Words by Sean Moeller, Illustration by Johnnie Cluney, Recording engineered by Mike Gentry
You know what feels good some days? It's to feel like you're on the receiving end of a setback or two. It's to feel like everything is conspiring against you at the same time because then there's nowhere else to go but upward and the expectations are so damned low that you're bound to feel better soon enough. It's not like you want to be there, but it's exhilarating to know that you're about as low as it gets and if you've got enough guts and heart, you're surely not going to last long in that ditch.
Salt Lake City's Band of Annuals make music that could be commissioned by these moments of sunken spirits, of hanging on by a loose grip and a thin thread. The way that Jay Henderson sings about these hobbled people is the way a preacher accepts any stray members of the flock into the congregation.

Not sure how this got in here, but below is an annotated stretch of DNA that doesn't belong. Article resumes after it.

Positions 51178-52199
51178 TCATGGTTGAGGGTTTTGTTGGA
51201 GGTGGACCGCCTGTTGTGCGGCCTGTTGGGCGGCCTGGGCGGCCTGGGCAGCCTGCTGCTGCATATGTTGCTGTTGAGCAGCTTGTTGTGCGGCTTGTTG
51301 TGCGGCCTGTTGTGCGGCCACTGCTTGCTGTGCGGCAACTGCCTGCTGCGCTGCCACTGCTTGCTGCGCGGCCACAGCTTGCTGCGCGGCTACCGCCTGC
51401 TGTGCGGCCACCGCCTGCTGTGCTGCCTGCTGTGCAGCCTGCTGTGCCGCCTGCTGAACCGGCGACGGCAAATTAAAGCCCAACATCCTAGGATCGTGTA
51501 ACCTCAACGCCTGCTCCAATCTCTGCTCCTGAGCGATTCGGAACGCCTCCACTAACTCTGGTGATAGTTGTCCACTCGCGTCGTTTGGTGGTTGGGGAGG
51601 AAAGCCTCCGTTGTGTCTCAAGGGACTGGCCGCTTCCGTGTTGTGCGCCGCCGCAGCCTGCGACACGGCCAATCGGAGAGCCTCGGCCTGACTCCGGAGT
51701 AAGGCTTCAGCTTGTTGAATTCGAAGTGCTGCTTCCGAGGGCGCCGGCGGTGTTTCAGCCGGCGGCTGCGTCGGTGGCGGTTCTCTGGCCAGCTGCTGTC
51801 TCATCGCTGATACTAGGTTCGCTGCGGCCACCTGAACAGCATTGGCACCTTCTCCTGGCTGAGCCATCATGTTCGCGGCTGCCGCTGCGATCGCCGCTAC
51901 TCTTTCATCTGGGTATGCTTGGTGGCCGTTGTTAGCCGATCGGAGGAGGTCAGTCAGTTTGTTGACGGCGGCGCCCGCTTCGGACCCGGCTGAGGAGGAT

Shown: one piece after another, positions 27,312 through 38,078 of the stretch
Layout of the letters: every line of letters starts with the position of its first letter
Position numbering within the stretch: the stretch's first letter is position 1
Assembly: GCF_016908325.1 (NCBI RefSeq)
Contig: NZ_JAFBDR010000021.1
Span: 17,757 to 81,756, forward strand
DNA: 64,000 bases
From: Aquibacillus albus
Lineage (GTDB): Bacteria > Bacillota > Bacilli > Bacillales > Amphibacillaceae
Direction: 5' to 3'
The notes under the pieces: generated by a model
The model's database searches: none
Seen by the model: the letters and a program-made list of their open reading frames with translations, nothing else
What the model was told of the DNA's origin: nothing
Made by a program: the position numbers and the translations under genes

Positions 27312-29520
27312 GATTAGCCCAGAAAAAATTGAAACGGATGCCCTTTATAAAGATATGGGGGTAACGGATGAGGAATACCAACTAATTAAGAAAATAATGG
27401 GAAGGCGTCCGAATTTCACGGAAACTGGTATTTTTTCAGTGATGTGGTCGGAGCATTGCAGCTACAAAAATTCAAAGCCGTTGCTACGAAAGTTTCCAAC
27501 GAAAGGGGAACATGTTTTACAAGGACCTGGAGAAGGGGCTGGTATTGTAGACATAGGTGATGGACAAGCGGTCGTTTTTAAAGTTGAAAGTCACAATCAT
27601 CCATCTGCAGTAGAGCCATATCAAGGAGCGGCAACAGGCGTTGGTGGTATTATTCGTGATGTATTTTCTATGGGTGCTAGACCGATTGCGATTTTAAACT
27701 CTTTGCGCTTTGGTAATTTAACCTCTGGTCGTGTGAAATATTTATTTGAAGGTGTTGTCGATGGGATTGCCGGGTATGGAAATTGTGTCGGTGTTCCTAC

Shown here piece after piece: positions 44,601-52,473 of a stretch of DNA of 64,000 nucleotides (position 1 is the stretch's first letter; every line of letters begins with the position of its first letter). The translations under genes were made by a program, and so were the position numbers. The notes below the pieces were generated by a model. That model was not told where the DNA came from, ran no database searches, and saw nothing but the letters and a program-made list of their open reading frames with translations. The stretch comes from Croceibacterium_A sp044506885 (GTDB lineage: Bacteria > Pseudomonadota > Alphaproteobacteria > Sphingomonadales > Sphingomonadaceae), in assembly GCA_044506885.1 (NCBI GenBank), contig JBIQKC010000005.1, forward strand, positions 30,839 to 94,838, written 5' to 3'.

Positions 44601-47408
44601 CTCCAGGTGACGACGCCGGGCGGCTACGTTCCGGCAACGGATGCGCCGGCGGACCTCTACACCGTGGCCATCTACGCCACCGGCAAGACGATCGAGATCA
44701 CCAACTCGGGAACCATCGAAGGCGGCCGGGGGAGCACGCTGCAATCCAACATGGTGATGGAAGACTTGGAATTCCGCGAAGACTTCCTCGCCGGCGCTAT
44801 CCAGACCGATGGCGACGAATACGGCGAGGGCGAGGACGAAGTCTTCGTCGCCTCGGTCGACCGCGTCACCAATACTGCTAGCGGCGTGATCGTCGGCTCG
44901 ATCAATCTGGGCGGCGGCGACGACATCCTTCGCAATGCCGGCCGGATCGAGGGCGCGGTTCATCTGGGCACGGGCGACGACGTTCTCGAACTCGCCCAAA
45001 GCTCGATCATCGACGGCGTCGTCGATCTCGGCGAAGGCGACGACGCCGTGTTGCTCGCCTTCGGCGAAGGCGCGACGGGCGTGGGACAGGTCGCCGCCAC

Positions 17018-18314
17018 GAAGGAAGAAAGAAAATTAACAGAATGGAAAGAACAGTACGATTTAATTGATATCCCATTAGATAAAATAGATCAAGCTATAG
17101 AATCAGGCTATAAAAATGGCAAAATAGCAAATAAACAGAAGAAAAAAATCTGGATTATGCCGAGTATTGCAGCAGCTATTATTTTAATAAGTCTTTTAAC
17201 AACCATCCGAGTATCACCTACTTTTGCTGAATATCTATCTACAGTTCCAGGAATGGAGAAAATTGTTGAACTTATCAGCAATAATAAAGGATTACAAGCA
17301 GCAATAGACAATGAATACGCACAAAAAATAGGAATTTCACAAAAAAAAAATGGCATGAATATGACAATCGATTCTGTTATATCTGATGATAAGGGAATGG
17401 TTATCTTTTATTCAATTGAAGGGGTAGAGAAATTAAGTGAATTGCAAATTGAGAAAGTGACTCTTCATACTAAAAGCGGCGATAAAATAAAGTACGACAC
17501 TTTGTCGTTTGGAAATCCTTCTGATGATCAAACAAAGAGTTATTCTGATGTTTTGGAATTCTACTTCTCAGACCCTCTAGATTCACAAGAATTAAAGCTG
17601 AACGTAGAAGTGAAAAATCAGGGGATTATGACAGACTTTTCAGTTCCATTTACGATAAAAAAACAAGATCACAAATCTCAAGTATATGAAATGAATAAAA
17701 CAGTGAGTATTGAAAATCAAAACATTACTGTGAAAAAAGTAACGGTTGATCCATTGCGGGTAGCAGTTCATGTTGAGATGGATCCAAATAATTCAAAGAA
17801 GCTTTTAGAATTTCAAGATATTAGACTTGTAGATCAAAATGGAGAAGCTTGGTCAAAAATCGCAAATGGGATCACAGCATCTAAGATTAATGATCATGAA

He throws an arm around the shoulders of the sad man glued to a bottle of whiskey - and if it's not his whiskey, it's that of another man, wherever he can find replenishment. He throws an arm around the man trudging through the mud, the man visiting graveyards and beginning to think about sites in terms of which one he'd like to rest in. He chooses the one next to the towering oak tree so that he knows that - even in death, six feet down - he'll be shrouded in a nice blanket of shade for half of every day, keeping some nice, cool earth above him. He throws an arm around death - the one responsible for taking all of those members he's trying to guide and you almost wonder if the preacher asks for a quick end. You wonder if he whispers his own problem, borrowing one of Henderson's lines, saying, "Love is tough for me these days." You wonder if, even a man of faith, could become a tragic, sad-sack figure in a Band of Annuals song.